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As the Houston Bike Plan inches closer to approval by the city, now might be a good time to review all that it entails. For those who rarely venture outside the Loop, the map might contain a surprise. In the northeast corner of the city is a large green spot, an area so thick with lines it looks more like an inkblot than a network of high-comfort, off-street bike trails.
The Kingwood Greenbelt, as we know it, is composed of paved bike and pedestrian trails that weave throughout forested interstitial spaces behind rows of suburban homes with large lots. All destinations in Kingwood are easily accessible via the Greenbelt, with the crossing of a street at grade only necessary at rare intersections, since there are underpasses under most major thoroughfares. For the young, the trails provide easy access for visiting friends and getting to schools or convenience stores. Adults use them more for jogging, biking, or walking the dog. The Kingwood Park and Ride, located in Kingwood’s Town Center and providing bus service to Downtown Houston, is bisected by several sidewalks that feed into the Greenbelt.
Küchenmonument or Kitchen Monument. Courtesy Raumlabor.
On Saturday, March 14, Metro broke ground on a light rail overpass at Harrisburg that upset many Houstonians in the East End, believing it couldn’t be anything but an eyesore. Can we imagine the Houston underpass as shelter for life instead of an unwanted and dangerous dead space?
Berlin architect Markus Bader recently discussed his “Kitchen Monument” project at The Museum of Fine Arts, Houston, for the RSA/RDA “Plug-Ins” lecture series. The project began with the activation of an underpass with a giant bubble where dances and dinner parties were held. Watch an excerpt from the talk below or the full talk here.
Thomas and Daniel Garcia-Prats at Finca Tres Robles. Photos: Nick Panzarella
Down Navigation Boulevard, past the popular Mexican restaurants and beyond the majority of the new townhouses, an urban farm sits a block south across from the U.S. Zinc factory. Finca Tres Robles, Spanish for “Three Oaks Farm,” is the project of brothers Thomas and Daniel Garcia-Prats, two native Houstonians who founded the farm in June 2014.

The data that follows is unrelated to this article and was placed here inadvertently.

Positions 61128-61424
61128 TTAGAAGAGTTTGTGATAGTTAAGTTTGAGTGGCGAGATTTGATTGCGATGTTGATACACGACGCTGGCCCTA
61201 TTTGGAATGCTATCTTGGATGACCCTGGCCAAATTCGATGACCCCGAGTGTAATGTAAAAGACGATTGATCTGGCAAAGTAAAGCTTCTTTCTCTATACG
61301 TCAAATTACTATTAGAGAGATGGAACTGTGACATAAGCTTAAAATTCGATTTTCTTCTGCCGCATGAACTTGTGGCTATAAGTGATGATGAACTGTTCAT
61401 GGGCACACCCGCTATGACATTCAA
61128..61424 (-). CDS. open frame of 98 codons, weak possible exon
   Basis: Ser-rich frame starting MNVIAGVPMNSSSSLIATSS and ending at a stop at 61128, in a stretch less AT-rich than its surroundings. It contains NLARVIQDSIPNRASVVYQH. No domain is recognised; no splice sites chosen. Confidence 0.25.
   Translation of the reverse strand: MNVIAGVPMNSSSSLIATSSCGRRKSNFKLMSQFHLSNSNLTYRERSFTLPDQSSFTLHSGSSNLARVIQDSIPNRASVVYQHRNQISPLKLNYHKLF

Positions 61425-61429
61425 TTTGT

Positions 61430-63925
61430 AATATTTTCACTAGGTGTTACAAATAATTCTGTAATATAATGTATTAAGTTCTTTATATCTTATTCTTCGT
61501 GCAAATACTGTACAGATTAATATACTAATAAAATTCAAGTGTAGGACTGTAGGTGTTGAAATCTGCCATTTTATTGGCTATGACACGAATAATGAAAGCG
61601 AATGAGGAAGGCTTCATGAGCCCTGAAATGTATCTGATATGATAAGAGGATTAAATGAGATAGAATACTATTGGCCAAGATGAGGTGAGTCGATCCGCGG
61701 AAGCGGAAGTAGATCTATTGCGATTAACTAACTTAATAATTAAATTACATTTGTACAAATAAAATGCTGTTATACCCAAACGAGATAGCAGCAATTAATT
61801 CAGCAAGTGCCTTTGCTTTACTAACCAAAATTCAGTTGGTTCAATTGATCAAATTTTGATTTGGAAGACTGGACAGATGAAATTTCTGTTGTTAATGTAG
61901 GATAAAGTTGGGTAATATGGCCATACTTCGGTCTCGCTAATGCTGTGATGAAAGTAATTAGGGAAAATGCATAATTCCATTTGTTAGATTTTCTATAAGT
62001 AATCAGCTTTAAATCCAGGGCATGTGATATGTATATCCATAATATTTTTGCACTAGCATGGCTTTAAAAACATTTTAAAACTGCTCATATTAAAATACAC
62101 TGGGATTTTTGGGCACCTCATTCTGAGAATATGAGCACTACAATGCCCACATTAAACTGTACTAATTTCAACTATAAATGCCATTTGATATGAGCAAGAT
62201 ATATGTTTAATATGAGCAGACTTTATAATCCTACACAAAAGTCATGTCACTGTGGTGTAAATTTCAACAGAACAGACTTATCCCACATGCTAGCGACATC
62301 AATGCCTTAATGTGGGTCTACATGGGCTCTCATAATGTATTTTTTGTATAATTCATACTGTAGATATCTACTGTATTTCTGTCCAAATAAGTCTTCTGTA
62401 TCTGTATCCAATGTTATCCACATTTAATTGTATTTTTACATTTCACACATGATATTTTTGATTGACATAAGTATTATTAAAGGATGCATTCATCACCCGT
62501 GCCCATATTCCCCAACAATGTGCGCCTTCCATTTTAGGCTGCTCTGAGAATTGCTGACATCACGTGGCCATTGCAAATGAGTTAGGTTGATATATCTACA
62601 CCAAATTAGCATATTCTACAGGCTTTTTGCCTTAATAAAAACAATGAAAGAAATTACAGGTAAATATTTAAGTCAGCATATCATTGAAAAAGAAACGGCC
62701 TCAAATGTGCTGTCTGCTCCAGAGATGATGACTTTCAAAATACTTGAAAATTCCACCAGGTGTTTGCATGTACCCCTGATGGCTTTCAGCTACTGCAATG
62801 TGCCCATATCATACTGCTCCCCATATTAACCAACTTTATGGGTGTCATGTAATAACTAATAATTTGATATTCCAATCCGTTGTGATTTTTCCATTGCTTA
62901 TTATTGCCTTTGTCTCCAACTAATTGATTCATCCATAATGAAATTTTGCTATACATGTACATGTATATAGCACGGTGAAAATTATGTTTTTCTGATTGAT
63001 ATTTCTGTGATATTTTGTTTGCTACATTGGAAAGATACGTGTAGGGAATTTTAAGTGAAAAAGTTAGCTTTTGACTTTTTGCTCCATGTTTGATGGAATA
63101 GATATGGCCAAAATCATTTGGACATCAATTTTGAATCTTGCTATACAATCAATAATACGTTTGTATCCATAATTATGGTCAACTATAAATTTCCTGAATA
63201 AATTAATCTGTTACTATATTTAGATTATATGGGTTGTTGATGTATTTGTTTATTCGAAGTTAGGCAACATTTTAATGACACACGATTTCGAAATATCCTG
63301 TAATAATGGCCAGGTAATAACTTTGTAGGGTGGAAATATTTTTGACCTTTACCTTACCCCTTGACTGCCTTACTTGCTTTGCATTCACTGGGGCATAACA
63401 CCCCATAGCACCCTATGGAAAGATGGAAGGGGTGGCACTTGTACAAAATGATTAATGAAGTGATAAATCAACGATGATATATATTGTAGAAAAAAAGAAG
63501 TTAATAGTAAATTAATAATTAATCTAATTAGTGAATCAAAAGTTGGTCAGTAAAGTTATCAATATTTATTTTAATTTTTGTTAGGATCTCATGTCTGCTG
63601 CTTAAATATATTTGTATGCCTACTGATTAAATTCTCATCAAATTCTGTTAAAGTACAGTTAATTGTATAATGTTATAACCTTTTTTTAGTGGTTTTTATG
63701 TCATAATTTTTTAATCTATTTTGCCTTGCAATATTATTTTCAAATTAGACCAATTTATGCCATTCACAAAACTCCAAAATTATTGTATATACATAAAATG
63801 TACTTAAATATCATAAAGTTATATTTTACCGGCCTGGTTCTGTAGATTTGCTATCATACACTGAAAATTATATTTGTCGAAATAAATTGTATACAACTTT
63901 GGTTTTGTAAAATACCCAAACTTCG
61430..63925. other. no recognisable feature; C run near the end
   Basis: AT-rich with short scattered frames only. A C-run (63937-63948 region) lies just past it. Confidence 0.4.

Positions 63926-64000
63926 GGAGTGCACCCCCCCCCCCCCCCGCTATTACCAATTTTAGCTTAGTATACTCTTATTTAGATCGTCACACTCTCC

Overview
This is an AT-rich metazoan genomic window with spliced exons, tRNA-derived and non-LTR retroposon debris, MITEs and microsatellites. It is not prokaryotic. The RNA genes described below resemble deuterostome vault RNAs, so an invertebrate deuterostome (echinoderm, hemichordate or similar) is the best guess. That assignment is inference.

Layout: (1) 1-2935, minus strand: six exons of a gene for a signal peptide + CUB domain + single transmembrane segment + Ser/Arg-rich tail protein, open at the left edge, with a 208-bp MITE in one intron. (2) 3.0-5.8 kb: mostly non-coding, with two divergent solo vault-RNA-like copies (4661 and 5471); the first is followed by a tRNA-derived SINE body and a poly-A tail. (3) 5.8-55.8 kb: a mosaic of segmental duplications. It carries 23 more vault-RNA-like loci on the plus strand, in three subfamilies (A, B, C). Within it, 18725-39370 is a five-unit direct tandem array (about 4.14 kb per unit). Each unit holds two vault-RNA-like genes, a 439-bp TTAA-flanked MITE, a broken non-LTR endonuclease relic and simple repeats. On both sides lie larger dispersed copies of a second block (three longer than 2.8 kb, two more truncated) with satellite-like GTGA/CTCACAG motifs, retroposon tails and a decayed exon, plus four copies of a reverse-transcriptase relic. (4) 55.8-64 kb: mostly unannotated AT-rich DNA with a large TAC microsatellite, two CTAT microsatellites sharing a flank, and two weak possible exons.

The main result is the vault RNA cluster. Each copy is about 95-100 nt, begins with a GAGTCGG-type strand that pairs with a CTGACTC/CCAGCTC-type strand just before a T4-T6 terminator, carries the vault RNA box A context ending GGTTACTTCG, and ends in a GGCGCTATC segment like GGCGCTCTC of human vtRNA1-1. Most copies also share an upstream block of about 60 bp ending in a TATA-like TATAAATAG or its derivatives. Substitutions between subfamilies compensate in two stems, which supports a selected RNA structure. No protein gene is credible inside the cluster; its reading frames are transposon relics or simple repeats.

Urban farming has been on the rise in the U.S. for the past few years, and Houston has not been overlooked. Planted: Houston and Sown and Grown are for-profits in the city limits, and Last Organic Outpost is a long-time nonprofit institution. Plant It Forward is expanding their work with refugees. The idea is to make use of unused space within the city to produce food, as opposed to consuming more wild lands outside of the city.
1920s Houston streetcar on Mandell Line headed toward Montrose.
City-wide gridlock. Long stretches of highway that look like parking lots, not at rush hour, but midday. Welcome back to traffic panic, Houston. In the past we have given ourselves brief reprieves by widening our highways, but there’s little appetite for swallowing up whole neighborhoods for right-of-way and no money to do such a thing. Can light rail save us?
Two new light rail lines set to start service early next year will drastically expand Houston’s rail network, but our city will remain dreadfully underserved by the system. Many neighborhoods seeing a greater density of midrise and townhouse developments will not be reached by rail. The bus system is undergoing a much needed reimagining but it will be difficult to coax those moving into luxury apartments to ride the bus. Furthermore, the current political climate will not yield federal funding for new light rail anytime soon. Now is a good time to consider further expansion of transit through a combined streetcar and Bus Rapid Transit (BRT) system that we can afford, and possibly even agree upon.
Trailwood Village greenbelt system, Kingwood, Charles Tapley and his associates. Photo: Courtesy of the architect.
In the latest edition of Cite, while discussing perceptions of suburbs, Susan Rogers writes, “Big changes have occurred in this landscape of strip centers, shopping malls, subdivisions, and apartment complexes—change big enough to completely eradicate labels, yet somehow they hold.” The enclaves that ring Houston have developed into multi-ethnic areas with their own industries and cultural attractions, both inside Beltway 8 and beyond. The Woodlands is dealing with the issues of a full-fledged city, as a recent article in the Houston Chronicle made clear. Yet Kingwood prevails as an exception, remaining true to its initial design as a secluded White middle-class sleeper community. The reasons are varied, but it would appear that Kingwood’s location, structure, and attachment to Houston keep it a master-planned microcosm.